Lighting / Brakes / Turn Signals
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The aesthetics of a bike are very important. A lot of customizers try to envision what a motorcycle with proper proportions would look like in their mind. Many stock motorcycles may have features that are for function, but hurt the proportions of a motorcycle.
A huge example is fender height from the tire. In most stock motorcycles, the tire must move up and down within the fender to allow for suspension. This means the fender is mounted far from the tire. A motorcycle, like a chopper with no suspension, can mount the fender as close to the tire as possible. The tire cannot rub the fender because this will cause a very dangerous scenario for the rider.
Mounting a fender is something a do-it-yourself can handle as long the person has basic metal fabrication and welding skills. It is important that it is done correctly, especially if a passenger is going to be sitting on it. Weld must penetrate and materials should be the right thickness and strength. Removing the old fender is the first step if there is one. Existing fenders are mounted with bolts to a strut or frame tube.
Wiring should be removed carefully. The old fender may contain clips for taillights and turn signals these need to be put back on. The same fender can be rigid mounted to the swing arm but it will probably not fit right. A fender generally has a radius designed for suspension travel. If the same stock fender is mounted closer to the tire, the radius may be different than that of the wheel.
However, the fender can be re-radiused with relief cuts. This is done by cutting wedge shapes of metal out of the edge of the fender. The fender can then be reworked to form a tighter radius. Keep a spacer between the tire and fender using rubber tube or an old motorcycle chain taped to the top of the tire. An aftermarket fender can also be used. When mounting to a swing arm it is important the fender have a front and back mount even one in the middle would be ideal. The front mount which is closer to the swing arm pivot can be mounted directly to the wing arm using a bung.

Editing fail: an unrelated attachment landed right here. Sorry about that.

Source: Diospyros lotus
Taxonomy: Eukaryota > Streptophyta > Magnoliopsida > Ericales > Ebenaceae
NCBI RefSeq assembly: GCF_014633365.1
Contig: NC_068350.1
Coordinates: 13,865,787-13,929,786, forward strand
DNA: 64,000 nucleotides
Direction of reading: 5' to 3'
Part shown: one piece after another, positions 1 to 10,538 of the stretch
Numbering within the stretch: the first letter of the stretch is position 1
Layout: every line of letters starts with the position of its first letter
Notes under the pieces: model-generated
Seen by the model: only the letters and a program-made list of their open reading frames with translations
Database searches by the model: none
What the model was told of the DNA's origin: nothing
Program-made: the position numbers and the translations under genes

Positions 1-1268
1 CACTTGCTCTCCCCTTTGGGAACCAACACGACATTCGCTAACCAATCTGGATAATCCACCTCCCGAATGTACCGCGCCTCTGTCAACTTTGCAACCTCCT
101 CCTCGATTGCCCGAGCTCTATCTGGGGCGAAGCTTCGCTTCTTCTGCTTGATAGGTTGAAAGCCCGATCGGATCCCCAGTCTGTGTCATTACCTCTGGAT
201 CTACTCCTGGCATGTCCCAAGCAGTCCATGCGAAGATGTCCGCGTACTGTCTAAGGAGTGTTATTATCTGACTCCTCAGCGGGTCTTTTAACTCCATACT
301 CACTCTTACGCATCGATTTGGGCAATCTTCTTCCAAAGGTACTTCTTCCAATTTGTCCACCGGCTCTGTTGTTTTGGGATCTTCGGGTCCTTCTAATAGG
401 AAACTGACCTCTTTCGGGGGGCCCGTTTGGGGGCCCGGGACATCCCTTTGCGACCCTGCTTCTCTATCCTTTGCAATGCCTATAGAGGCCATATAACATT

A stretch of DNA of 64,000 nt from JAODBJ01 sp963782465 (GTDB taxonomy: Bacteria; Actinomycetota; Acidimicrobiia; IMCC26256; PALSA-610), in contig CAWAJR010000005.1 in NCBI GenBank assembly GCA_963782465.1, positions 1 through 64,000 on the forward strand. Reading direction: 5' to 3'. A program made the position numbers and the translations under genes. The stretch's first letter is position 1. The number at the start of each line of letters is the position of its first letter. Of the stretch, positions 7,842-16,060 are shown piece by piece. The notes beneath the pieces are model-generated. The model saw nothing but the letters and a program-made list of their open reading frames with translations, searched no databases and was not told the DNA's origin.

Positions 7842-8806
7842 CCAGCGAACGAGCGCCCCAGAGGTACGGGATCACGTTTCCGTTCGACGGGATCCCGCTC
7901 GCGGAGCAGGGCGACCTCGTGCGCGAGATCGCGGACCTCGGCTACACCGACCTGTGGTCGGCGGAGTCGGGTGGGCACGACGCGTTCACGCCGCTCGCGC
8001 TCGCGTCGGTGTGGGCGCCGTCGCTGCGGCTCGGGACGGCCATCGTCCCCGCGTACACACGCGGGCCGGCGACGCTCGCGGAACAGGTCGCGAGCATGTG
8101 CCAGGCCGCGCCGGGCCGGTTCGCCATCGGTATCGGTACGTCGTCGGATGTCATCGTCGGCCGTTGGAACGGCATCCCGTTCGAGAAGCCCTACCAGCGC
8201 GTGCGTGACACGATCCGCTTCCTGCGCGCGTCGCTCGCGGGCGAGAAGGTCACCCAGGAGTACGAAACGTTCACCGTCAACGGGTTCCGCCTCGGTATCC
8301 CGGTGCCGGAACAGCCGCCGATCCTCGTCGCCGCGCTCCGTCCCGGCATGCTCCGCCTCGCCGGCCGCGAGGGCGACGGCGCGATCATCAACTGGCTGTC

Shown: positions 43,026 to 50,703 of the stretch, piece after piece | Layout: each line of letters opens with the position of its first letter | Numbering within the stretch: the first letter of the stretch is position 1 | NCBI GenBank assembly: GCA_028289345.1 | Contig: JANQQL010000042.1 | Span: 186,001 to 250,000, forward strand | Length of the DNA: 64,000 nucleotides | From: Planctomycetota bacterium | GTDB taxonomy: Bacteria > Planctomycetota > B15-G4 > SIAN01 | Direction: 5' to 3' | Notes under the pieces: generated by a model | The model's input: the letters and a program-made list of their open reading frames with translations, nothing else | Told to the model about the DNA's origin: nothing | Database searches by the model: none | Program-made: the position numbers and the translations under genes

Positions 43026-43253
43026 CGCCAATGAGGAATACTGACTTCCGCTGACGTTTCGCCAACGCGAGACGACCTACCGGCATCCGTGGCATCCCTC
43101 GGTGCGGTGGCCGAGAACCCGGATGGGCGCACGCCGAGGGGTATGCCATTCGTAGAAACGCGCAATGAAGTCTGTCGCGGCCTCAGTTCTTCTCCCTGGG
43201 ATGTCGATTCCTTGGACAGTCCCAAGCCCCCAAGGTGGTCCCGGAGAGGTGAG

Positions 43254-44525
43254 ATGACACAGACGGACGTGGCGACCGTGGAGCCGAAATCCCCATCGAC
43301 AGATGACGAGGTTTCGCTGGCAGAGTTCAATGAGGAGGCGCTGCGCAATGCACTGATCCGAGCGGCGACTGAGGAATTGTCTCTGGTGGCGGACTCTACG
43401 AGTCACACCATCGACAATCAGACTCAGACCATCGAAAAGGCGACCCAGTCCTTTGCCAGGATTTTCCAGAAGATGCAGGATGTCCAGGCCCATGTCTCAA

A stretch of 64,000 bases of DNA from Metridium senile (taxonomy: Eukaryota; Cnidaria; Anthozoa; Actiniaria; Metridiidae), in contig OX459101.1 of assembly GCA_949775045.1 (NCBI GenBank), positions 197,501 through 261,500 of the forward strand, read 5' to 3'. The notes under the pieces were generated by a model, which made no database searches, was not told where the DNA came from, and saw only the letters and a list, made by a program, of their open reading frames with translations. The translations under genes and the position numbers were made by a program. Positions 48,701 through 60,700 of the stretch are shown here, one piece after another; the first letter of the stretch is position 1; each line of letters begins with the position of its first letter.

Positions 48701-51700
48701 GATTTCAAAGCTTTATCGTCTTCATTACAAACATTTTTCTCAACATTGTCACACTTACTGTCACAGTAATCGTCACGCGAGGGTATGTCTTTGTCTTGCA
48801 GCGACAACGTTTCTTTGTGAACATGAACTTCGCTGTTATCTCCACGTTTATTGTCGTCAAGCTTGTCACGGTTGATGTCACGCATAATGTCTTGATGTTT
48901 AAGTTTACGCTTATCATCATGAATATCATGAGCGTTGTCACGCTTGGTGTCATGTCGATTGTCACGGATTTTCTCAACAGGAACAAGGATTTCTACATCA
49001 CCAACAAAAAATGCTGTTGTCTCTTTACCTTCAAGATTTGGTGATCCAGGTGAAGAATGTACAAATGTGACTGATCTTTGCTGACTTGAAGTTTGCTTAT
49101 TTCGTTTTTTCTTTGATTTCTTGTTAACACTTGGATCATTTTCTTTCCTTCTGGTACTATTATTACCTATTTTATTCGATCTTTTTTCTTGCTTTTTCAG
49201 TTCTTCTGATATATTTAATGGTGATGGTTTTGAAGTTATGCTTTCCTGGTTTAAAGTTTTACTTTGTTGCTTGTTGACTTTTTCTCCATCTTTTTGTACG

A nut can be welded to the fender and a sleeve be welded to the swing arm. The rear mount can be made using a strut or sissy bar. If the axle plate has room, it can be drilled and tapped to receive a bolt. Using a bolt and sleeve, a piece of flat or round stock can then be welded to the sleeve. When making a strut, the solid round or flat stock would be cut at the desired height of the fender.
A bung or nut can then be welded to the fender and another sleeve welded to the newly made strut. A bolt will go through the sleeve and thread into the bung. A single seat must be used in the application because the fender will be moving up and down with the suspension. A pillion pad can be mounted to the fender for a passenger to sit. This setup may be uncomfortable for the passenger, especially going over rough terrain.
A chopper built from scratch will be more like a blank canvas. Fender options are limitless. An old trick back in the day was to use a trailer fender or a spare tire cover.
The options go from chrome, aluminum, peaked to flat to flared, etc. Once the fender is selected, it is mounted just as a fender on a swing arm styled motorcycle. Without any moving suspension, mounting a fender is quite easy. Use a spacer like a rubber hose or motorcycle chain between the tire and fender. This allows for the tire to expand under riding conditions and not rub the fender.
The fender should be mounted in at least two places, but three would be ideal. The front mount can be made with bungs and sleeves welded to the frame tube and fender. The rear mount would be made with a strut or sissy bar. A custom made sissy bar can have flat stock welded to it and fit underneath the fender. Holes can be drilled through the fender and bolts thread into the flat stock. This gives a very concealed and nice looking mount.
These can be hidden under the seat. Depending how close the fender is to the chain it may have to be notched to clear it. A pillion pad or 2 up seat can be mounted to the fender.
Once fabrication is done the fender can be dismounted. Some body work may be needed and final paint can be applied. Bare metals on struts and mounts can be plated or painted. All the parts will then be reassembled for the final product. Re-run wires for turn signals and stop lamps.
With a little imagination and skill a rigid mounted fender can be executed perfectly.